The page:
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United States v. Vasquez

United States District Court, E.D. California

June 5, 2014



WILLIAM B. SHUBB, District Judge

On April 11, 2014, the court granted defendant Nelson Mauricio Ponce Vasquez's motion to dismiss the Indictment based on a violation of his Sixth Amendment right to a speedy trial. The government now seeks reconsideration of that Order based on new evidence and clear error of law.

"No precise rule' governs the district court's inherent power to grant or deny a motion to reconsider a prior ruling in a criminal proceeding." United States v. Lopez-Cruz , 730 F.3d 803, 811 (9th Cir. 2013); see United States v. Healy , 376 U.S. 75, 78 (1964) (recognizing "the appropriateness of petitions for rehearing by the United States in criminal cases"). In assessing motions for reconsideration in criminal cases, some courts have relied on the standard that governs motions for reconsideration under Federal Rule of Civil Procedure 59. See, e.g., United States v. Sims , 252 F.Supp.2d 1255, 1261 (D.N.M. 2003); see also Sch. Dist. No. 1J, Multnomah Cnty. v. ACandS, Inc. , 5 F.3d 1255, 1263 (9th Cir. 1993) ("Reconsideration [under Rule 59] is appropriate if the district court (1) is presented with newly discovered evidence, (2) committed clear error or the initial decision was manifestly unjust, or (3) if there is an intervening change in controlling law."); cf. Lopez-Cruz , 730 F.3d at 811 (discussing case in which the Ninth Circuit affirmed "denial of a motion for reconsideration of a suppression order because the new evidence could readily have been presented at the original hearing on the motion to suppress' and because the defendant offered no excuse for the failure to do so").

Here, the government seeks reconsideration of the court's April 11, 2014 Order based on: (1) new evidence from co-defendant Dionisio Robles Padilla's plea colloquy; and (2) the court's alleged error of law in referring to the presumption of innocence when assessing defendant's claim of actual prejudice.

1. New Evidence

On April 21, 2014, co-defendant Padilla pled guilty to one count of distribution of methamphetamine. During the plea colloquy, the court asked Padilla whom he contacted to obtain the methamphetamine and Padilla eventually said he called defendant at a phone number defendant had left on a purchase order. (Apr. 21, 2014 Tr. at 23:6-9.) The government argues that this new evidence merits reconsideration of the court's prior order because Padilla's testimony confirms that he contacted defendant to order the methamphetamine and the destroyed Comcast phone records would therefore only have incriminated defendant.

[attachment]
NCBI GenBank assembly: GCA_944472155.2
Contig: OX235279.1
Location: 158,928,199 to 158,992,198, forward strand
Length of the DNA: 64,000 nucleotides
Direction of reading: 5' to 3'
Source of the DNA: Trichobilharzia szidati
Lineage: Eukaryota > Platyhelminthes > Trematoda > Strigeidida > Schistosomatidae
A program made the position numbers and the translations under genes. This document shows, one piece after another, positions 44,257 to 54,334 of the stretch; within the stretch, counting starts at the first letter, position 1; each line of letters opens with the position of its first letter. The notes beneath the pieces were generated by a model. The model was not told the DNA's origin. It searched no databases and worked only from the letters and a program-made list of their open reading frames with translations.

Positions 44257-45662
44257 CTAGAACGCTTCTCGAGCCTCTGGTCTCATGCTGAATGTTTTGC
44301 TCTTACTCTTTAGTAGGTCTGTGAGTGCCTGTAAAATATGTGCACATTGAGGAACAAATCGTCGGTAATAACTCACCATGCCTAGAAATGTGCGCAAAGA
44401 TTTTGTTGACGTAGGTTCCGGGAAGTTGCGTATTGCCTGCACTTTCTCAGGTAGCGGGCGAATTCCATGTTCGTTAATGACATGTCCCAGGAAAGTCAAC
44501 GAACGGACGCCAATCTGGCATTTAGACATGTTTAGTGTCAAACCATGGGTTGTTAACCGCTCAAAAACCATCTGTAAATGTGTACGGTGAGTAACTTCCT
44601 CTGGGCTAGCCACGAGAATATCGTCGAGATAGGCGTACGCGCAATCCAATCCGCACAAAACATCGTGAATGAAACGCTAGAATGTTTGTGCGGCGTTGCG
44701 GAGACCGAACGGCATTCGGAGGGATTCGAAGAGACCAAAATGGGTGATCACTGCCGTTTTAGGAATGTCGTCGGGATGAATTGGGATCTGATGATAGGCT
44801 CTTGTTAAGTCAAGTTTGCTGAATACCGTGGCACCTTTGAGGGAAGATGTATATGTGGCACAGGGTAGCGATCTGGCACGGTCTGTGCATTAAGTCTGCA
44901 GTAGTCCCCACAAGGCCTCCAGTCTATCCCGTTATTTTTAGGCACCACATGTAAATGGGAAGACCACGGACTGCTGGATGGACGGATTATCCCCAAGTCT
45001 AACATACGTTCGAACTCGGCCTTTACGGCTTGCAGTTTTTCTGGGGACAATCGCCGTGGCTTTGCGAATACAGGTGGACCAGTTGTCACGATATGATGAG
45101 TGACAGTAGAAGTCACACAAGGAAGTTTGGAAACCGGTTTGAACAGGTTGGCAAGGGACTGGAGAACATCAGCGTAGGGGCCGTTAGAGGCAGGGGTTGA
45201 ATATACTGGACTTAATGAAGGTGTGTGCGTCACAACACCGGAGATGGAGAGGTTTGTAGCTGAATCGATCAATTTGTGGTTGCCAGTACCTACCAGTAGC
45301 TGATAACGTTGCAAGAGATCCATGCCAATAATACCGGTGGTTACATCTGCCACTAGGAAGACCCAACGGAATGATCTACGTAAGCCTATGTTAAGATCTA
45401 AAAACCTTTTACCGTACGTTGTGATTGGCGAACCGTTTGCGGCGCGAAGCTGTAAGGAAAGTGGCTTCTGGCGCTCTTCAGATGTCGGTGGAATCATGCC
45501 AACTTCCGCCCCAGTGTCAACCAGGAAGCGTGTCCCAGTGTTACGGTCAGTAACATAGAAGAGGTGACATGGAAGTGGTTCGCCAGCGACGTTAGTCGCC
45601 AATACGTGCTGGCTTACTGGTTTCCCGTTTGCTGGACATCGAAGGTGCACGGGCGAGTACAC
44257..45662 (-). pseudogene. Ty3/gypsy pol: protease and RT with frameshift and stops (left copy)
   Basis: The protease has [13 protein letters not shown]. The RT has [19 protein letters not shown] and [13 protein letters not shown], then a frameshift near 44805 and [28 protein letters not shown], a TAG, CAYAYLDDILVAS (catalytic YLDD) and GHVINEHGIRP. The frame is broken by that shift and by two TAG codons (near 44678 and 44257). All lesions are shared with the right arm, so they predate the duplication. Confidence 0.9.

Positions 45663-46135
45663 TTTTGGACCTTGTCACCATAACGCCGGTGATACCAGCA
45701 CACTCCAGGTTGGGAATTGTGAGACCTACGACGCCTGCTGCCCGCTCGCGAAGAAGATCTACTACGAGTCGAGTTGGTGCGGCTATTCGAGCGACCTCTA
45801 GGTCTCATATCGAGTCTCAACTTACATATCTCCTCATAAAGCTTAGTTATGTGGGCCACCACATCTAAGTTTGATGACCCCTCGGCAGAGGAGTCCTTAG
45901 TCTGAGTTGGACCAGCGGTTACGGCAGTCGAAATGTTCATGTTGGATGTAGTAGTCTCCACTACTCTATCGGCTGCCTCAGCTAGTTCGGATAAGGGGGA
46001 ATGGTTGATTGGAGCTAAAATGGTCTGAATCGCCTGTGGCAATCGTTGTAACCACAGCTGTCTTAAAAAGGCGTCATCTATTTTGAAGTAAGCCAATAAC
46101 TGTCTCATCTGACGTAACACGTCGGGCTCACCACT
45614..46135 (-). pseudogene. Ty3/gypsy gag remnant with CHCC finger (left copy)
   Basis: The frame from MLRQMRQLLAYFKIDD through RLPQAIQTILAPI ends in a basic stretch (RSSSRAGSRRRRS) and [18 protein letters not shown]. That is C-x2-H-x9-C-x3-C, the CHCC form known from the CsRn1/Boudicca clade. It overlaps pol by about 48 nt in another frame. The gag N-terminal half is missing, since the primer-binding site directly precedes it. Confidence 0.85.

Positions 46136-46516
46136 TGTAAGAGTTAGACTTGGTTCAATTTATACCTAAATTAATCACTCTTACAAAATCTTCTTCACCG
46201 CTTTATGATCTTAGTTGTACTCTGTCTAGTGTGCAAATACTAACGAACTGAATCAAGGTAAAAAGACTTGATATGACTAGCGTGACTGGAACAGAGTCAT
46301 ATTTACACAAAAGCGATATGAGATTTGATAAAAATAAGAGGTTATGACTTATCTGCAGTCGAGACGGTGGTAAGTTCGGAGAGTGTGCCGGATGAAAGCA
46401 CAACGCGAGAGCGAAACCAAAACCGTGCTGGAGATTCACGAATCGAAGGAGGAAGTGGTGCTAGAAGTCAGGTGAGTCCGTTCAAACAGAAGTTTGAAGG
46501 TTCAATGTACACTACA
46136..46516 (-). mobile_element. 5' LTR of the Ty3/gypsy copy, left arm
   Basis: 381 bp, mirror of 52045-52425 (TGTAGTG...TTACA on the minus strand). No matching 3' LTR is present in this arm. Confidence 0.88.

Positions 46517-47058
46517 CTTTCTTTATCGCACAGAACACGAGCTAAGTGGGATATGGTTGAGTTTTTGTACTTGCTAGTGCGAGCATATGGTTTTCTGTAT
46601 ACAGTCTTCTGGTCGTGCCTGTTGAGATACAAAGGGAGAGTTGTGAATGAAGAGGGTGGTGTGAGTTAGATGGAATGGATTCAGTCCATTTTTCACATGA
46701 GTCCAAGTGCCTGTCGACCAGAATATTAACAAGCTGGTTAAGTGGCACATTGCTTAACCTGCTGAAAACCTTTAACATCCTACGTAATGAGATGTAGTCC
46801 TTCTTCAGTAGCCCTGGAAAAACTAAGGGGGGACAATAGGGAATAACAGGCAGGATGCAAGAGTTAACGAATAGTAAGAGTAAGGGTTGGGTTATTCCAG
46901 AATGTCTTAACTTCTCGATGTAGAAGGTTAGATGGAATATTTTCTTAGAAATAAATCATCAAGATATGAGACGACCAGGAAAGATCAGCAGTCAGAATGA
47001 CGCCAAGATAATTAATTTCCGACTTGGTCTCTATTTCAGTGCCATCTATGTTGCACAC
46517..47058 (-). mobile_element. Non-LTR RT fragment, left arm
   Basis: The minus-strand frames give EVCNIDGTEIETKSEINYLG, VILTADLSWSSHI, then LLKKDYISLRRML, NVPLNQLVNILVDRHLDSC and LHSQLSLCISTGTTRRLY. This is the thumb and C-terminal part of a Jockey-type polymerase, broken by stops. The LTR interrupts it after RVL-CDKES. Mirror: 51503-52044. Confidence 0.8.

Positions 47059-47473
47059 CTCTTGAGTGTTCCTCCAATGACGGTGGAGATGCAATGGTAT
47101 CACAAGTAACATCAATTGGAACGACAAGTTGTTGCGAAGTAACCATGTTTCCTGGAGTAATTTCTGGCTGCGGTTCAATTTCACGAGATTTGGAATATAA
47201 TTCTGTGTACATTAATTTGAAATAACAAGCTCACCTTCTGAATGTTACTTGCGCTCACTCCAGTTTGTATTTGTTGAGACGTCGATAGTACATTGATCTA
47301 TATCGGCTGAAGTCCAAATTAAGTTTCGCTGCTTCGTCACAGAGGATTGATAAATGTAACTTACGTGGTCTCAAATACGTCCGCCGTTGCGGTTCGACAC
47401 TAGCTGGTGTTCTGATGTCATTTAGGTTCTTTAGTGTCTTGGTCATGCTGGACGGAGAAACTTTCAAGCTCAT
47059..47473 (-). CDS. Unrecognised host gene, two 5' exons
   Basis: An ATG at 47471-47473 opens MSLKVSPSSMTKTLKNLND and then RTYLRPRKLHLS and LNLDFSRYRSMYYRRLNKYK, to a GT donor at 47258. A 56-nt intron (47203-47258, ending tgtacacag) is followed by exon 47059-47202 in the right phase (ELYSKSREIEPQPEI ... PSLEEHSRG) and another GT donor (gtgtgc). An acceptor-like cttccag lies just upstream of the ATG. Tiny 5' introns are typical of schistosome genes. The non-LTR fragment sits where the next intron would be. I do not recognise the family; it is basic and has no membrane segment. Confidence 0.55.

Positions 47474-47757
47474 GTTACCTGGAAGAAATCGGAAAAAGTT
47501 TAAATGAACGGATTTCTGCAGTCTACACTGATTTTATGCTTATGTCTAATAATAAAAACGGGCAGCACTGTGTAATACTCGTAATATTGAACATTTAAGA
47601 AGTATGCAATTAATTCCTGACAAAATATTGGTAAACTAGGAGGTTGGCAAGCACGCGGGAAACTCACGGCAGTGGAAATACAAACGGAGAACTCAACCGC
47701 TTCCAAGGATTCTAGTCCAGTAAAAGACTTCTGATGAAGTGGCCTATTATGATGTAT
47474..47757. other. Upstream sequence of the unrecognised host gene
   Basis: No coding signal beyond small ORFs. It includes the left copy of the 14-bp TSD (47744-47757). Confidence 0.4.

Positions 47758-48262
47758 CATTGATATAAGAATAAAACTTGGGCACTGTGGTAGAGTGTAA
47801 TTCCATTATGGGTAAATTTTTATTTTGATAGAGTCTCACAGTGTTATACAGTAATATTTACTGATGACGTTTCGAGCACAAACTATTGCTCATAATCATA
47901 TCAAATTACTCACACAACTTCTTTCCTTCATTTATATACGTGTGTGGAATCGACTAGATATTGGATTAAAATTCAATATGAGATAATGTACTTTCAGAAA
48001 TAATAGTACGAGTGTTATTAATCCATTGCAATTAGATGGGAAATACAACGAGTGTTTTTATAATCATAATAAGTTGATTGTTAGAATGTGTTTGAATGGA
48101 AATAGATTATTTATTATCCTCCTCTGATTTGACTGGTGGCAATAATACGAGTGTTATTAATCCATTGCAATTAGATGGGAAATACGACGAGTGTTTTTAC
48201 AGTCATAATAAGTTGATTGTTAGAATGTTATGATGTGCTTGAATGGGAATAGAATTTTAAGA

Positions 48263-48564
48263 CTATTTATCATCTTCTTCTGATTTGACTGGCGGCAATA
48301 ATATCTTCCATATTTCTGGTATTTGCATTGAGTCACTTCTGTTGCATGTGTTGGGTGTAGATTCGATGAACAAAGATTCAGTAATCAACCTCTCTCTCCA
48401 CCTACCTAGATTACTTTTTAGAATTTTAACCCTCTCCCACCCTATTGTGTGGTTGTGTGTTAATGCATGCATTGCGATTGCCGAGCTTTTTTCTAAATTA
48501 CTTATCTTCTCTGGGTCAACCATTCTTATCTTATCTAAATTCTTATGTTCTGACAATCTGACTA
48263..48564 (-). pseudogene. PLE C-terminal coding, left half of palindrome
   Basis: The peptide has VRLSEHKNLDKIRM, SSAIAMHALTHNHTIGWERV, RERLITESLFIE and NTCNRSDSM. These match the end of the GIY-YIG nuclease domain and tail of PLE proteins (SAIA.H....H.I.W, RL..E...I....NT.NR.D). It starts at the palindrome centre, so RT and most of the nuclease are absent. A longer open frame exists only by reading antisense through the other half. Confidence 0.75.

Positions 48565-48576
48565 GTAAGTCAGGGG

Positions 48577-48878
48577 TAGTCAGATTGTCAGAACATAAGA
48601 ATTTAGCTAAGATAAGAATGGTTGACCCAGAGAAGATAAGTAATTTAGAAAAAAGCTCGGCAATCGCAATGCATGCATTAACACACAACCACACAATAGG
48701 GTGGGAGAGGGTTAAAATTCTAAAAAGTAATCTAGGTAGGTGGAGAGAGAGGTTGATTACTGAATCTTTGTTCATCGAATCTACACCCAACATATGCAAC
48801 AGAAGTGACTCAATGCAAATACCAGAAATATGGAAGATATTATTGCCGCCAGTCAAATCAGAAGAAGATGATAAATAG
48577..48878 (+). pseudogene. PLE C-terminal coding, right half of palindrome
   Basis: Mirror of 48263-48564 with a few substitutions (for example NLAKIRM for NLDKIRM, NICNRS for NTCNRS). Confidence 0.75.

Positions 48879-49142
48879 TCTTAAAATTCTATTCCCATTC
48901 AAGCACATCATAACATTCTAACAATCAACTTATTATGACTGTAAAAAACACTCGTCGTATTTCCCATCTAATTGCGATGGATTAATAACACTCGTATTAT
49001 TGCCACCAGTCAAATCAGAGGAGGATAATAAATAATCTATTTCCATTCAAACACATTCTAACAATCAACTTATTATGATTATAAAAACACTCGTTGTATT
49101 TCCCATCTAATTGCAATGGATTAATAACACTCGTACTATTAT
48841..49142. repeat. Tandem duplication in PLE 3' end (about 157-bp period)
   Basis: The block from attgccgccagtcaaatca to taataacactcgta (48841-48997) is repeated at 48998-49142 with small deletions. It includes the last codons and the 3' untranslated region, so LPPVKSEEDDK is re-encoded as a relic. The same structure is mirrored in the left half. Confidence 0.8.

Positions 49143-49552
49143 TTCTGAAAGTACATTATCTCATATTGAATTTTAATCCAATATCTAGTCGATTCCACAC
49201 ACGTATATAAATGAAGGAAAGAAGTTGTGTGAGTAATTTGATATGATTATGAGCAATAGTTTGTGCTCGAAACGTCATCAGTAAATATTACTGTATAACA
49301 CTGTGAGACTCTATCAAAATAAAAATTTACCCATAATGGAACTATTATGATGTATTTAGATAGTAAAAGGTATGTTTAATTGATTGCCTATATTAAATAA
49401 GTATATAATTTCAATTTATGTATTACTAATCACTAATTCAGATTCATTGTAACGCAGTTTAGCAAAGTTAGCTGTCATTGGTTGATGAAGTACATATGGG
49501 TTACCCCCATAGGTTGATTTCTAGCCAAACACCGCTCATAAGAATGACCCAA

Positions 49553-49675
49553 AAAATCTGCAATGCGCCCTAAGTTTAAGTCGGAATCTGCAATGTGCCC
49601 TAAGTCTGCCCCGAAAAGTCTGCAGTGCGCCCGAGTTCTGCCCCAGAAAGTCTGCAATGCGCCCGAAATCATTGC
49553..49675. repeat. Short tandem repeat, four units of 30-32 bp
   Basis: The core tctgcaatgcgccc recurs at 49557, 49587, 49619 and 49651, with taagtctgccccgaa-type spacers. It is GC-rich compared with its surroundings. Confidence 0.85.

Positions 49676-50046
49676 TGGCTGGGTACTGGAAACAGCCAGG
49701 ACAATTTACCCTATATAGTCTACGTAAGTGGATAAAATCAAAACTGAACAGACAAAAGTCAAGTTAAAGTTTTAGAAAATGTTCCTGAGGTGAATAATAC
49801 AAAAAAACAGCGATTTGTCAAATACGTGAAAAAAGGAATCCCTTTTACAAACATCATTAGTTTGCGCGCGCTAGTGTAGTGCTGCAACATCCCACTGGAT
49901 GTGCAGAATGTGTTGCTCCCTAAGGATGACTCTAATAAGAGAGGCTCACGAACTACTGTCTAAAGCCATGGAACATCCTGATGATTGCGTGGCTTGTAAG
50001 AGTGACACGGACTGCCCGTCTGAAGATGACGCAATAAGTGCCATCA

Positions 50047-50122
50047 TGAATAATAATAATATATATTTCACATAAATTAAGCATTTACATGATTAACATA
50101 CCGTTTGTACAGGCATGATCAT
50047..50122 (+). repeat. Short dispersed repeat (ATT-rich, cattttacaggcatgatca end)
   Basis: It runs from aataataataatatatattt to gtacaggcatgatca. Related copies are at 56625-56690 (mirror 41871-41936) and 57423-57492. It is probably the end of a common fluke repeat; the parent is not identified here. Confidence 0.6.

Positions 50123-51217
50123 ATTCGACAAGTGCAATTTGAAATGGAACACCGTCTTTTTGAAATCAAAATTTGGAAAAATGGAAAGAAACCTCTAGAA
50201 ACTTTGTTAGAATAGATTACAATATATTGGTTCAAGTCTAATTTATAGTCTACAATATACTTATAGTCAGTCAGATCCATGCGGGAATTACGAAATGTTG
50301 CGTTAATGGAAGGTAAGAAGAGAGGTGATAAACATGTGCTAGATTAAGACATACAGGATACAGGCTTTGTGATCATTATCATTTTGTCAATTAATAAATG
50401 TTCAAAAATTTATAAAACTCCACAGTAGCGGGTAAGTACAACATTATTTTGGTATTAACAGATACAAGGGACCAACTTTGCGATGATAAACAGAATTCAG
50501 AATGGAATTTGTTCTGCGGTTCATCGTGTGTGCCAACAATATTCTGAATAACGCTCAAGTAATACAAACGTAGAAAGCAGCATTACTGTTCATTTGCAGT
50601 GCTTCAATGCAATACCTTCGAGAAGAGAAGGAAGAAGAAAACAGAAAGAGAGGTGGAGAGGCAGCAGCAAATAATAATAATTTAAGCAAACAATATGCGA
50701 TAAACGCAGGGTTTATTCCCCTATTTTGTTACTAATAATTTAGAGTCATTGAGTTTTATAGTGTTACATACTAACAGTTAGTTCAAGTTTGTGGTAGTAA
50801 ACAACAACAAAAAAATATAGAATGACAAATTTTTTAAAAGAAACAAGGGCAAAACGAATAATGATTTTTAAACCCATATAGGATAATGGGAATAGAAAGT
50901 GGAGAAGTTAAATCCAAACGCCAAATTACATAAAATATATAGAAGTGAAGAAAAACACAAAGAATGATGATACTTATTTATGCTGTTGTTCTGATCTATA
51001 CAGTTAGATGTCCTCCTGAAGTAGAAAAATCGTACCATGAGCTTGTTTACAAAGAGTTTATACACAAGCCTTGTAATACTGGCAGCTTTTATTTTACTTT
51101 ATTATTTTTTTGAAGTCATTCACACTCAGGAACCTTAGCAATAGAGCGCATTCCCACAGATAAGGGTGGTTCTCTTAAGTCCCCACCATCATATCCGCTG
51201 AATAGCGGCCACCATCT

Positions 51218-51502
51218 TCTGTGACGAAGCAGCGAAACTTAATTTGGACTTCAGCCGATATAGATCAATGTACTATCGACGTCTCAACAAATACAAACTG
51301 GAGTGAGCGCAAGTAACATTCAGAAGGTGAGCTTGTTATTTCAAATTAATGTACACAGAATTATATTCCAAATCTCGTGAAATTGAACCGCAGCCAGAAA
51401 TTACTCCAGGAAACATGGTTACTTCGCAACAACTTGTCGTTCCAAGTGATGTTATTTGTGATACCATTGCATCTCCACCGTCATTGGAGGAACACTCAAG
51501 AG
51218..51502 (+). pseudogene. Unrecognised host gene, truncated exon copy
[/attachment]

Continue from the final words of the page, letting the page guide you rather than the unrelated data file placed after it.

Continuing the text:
To provide defendant's counsel with an opportunity to cross-examine Padilla and present any evidence, the court set the matter for an evidentiary hearing and ordered the government to produce Padilla as a witness. (Docket No. 132.) Shortly before the scheduled hearing, Padilla's counsel filed a statement indicating that Padilla intends to his assert his Fifth Amendment right against self-incrimination and will not testify at the hearing or trial. (Docket No. 135.) The court seriously doubts that it may consider Padilla's statements for purposes of this motion because they were made outside the presence of defendant and his counsel, see generally Crawford v. Washington , 541 U.S. 36, 50-62 (2004) (discussing the Confrontation Clause of the Sixth Amendment), and would be inadmissible hearsay at trial, see generally United States v. Duenas , 691 F.3d 1070, 1086-90 (9th Cir. 2012) (discussing the former testimony exception in Federal Rule of Evidence 804).

Nonetheless, assuming the court can consider Padilla's statement made during the plea colloquy in deciding this motion, [1] the court would have to determine how much weight to give to that statement. In order to determine the weight to assign to any evidence, the trier of fact must take into account a number of factors. See Ninth Circuit Model Criminal Jury Instruction No. 3.9 (instructing the jury that it "may believe everything a witness says, or part of it, or none of it" and should make that determination based on numerous factors, including "the reasonableness of the witness's testimony in light of all the evidence"). Such determinations are traditionally made through the adversary process. It is only with the benefit of cross-examination and the defendant's "opportunity to present his own side of the case, '" that the adversary process is "trusted to sort out the reliable from the unreliable evidence.'" United States v. Berry , 624 F.3d 1031, 1040 (9th Cir. 2010) (quoting Barefoot v. Estelle , 463 U.S. 880, 899 (1983), superseded by statute on other grounds, 28 U.S.C. § 2253(c)(2)).

Without the defendant being accorded the opportunity to cross-examine Padilla or to present other evidence to contradict or impeach his testimony, the court simply cannot assess the truthfulness of Padilla's testimony from the plea colloquy. If the court had to determine the weight to give to Padilla's testimony based only on the limited evidence before it, the court would have to find such ex parte statement to lack sufficient credibility to merit consideration here.[2] Accordingly, the court will deny the government's motion for reconsideration based on new evidence.

2. Clear Error of Law